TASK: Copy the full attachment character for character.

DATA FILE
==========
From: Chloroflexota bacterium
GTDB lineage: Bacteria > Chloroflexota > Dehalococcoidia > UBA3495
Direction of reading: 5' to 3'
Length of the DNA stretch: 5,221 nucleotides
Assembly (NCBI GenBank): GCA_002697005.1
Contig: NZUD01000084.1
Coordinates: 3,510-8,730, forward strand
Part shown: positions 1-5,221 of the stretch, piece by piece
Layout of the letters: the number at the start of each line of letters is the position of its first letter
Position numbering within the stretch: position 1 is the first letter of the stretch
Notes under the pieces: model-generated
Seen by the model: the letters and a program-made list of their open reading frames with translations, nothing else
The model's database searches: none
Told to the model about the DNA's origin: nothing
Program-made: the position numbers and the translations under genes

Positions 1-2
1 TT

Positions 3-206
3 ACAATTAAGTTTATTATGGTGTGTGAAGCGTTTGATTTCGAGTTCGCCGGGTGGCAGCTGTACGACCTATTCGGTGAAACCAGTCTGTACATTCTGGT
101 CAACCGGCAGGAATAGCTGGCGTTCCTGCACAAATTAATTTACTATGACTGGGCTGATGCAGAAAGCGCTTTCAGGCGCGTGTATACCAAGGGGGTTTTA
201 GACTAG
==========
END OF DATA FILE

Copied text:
From: Chloroflexota bacterium
GTDB lineage: Bacteria > Chloroflexota > Dehalococcoidia > UBA3495
Direction of reading: 5' to 3'
Length of the DNA stretch: 5,221 nucleotides
Assembly (NCBI GenBank): GCA_002697005.1
Contig: NZUD01000084.1
Coordinates: 3,510-8,730, forward strand
Part shown: positions 1-5,221 of the stretch, piece by piece
Layout of the letters: the number at the start of each line of letters is the position of its first letter
Position numbering within the stretch: position 1 is the first letter of the stretch
Notes under the pieces: model-generated
Seen by the model: the letters and a program-made list of their open reading frames with translations, nothing else
The model's database searches: none
Told to the model about the DNA's origin: nothing
Program-made: the position numbers and the translations under genes

Positions 1-2
1 TT

Positions 3-206
3 ACAATTAAGTTTATTATGGTGTGTGAAGCGTTTGATTTCGAGTTCGCCGGGTGGCAGCTGTACGACCTATTCGGTGAAACCAGTCTGTACATTCTGGT
101 CAACCGGCAGGAATAGCTGGCGTTCCTGCACAAATTAATTTACTATGACTGGGCTGATGCAGAAAGCGCTTTCAGGCGCGTGTATACCAAGGGGGTTTTA
201 GACTAG